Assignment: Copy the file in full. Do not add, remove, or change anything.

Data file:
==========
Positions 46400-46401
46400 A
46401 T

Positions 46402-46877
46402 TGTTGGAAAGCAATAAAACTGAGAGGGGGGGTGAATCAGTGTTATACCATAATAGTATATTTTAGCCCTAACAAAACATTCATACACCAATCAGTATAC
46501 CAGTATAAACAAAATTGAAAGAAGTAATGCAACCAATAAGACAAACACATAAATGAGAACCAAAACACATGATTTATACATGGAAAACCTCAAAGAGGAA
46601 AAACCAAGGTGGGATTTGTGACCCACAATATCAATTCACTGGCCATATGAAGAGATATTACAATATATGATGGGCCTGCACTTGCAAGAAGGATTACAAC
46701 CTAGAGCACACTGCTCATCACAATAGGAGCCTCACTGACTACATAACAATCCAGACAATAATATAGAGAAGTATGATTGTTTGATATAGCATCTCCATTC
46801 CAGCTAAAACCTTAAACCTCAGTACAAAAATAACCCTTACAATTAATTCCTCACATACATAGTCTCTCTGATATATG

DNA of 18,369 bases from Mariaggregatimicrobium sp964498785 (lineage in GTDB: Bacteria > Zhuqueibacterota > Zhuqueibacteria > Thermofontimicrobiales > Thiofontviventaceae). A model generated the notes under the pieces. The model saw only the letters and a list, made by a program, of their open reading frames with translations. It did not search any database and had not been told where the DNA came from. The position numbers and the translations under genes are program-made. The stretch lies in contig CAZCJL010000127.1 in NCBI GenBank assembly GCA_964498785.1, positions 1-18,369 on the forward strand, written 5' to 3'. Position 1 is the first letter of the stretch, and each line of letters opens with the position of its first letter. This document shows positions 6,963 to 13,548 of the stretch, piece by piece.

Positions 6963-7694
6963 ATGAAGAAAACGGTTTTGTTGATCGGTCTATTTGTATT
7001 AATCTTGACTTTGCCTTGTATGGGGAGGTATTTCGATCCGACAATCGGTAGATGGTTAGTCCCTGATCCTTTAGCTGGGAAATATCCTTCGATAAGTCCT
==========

Positions 46400-46401
46400 A
46401 T

Positions 46402-46877
46402 TGTTGGAAAGCAATAAAACTGAGAGGGGGGGTGAATCAGTGTTATACCATAATAGTATATTTTAGCCCTAACAAAACATTCATACACCAATCAGTATAC
46501 CAGTATAAACAAAATTGAAAGAAGTAATGCAACCAATAAGACAAACACATAAATGAGAACCAAAACACATGATTTATACATGGAAAACCTCAAAGAGGAA
46601 AAACCAAGGTGGGATTTGTGACCCACAATATCAATTCACTGGCCATATGAAGAGATATTACAATATATGATGGGCCTGCACTTGCAAGAAGGATTACAAC
46701 CTAGAGCACACTGCTCATCACAATAGGAGCCTCACTGACTACATAACAATCCAGACAATAATATAGAGAAGTATGATTGTTTGATATAGCATCTCCATTC
46801 CAGCTAAAACCTTAAACCTCAGTACAAAAATAACCCTTACAATTAATTCCTCACATACATAGTCTCTCTGATATATG

DNA of 18,369 bases from Mariaggregatimicrobium sp964498785 (lineage in GTDB: Bacteria > Zhuqueibacterota > Zhuqueibacteria > Thermofontimicrobiales > Thiofontviventaceae). A model generated the notes under the pieces. The model saw only the letters and a list, made by a program, of their open reading frames with translations. It did not search any database and had not been told where the DNA came from. The position numbers and the translations under genes are program-made. The stretch lies in contig CAZCJL010000127.1 in NCBI GenBank assembly GCA_964498785.1, positions 1-18,369 on the forward strand, written 5' to 3'. Position 1 is the first letter of the stretch, and each line of letters opens with the position of its first letter. This document shows positions 6,963 to 13,548 of the stretch, piece by piece.

Positions 6963-7694
6963 ATGAAGAAAACGGTTTTGTTGATCGGTCTATTTGTATT
7001 AATCTTGACTTTGCCTTGTATGGGGAGGTATTTCGATCCGACAATCGGTAGATGGTTAGTCCCTGATCCTTTAGCTGGGAAATATCCTTCGATAAGTCCT